I am halfway to 34, and this coming December 24th will be my 34th Christmas Eve, which is how I measure Christmases. For me, Christmas has never been so much about lists and presents and trees as it has been about making those lists and anticipating those presents underneath that tree. Which means that, for me, the essence of Christmas is the breathless hope of wishing on the brightest star in the sky and believing it might come true. That singular moment of potential.
Christmas Eve occurs before the fire at my parents’ house, surrounded by my mother’s sister and her family, as well as any friends who happen to wassail their ways to our home. It’s full of egg nog and sugar cookies and chances are there’s enough nog it gets blurrier as the evening continues in fits of discarded wrapping paper and torn asunder envelopes, but one thing stands out. One thing always stands out.
Over 34 Christmas Eves, I have only one Christmas tradition: a regular-sized vinyl LP with John Denver’s smiling mug on the cover. He’s surrounded, of course, by the Muppets.
I grew up watching the Muppets. One of my earliest-ever dreams: I was at my grandmother’s house, and I dreamt I looked out her front window and watched the Muppet monsters stride purposefully across her lawn to assume their rightful places while lighting the lights.
Christmas, for me, has never existed without the Muppets. Our Christmas tradition when I was a child: putting that old vinyl record on my dad’s stereo while we trimmed the tree. I was a teenager before I realized “trimming the tree” didn’t actually involved scissors; I’d assumed my mother judiciously pruned errant branches to make the tree perfect sentry over our presents. I don’t remember John Denver & the Muppets’ A Christmas Together as anything besides a big round black circle with grooves.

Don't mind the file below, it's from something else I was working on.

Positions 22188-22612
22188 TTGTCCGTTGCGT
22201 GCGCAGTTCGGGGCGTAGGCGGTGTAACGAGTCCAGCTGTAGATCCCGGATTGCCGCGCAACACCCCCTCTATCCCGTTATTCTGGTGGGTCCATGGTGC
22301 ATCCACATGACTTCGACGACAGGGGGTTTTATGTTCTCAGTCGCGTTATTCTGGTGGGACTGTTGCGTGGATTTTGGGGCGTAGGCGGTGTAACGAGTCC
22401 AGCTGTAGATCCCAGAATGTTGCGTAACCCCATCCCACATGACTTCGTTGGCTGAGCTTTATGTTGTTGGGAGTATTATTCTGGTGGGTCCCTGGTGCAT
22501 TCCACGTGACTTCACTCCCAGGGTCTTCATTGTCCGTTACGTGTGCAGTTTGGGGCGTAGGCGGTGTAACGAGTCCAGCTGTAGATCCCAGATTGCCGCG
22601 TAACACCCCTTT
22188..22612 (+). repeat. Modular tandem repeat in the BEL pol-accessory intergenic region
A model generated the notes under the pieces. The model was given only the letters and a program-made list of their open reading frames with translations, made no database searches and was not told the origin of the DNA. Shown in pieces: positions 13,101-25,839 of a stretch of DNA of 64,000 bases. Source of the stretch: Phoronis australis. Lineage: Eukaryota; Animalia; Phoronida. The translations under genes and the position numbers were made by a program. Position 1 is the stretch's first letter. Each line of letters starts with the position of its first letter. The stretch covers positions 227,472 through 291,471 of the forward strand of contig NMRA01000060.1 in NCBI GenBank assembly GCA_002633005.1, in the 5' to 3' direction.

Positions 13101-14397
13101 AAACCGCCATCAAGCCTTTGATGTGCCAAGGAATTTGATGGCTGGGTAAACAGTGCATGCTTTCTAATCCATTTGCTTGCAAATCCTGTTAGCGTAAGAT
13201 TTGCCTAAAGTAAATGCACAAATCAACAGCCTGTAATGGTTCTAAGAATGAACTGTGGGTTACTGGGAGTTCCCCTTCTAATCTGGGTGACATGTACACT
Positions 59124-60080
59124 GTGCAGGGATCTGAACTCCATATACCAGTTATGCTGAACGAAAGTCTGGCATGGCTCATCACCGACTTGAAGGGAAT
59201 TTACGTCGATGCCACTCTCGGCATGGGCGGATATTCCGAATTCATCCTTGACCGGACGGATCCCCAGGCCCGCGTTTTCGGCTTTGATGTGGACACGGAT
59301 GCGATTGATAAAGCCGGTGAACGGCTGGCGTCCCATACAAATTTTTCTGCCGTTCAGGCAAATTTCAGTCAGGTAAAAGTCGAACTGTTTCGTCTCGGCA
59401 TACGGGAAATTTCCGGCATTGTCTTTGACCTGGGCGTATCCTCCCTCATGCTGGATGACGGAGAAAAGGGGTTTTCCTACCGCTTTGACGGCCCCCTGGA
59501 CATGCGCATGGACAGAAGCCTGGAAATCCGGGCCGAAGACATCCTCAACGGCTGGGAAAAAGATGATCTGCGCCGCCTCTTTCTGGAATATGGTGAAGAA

I should note that trimming our tree never occurred early. My mother was always very determined that our artificial evergreen should remain undecorated in our living room for a while, aging into the season as a fine wine in a cellar. Weeks would pass between the moment my father pulled the tree from our attic and put it up in our living room and the day he’d withdraw the box containing decorations for it.
The entrance to our attic seemed, to childhood me, a trapdoor in my father’s hallway attic (it was the same closet in which they stored bags full of presents for my siblings and me, which would later spell trouble for my belief in Santa Claus). And every year, a week or so after the tree had gone up, my father would set his old, rickety wooden ladder against the lip of that attic entrance, and he would climb that ladder up into our attic. I would watch him ascend, disappearing into that square darkness; at that time, the attic was undiscovered country, because it was all bare plywood and itchy insulation and obviously Not a Place for Children. Which obviously made it even cooler, especially when he subsequently descended that same rickety ladder with our Budweiser box of decorations like a Gentile Moses delivering unto my siblings and me the very idolatry that Old Testament God was so against–my siblings and I never got excited about Christmas mass, but you can bet we prayed to Santa to complete our holiday wish lists.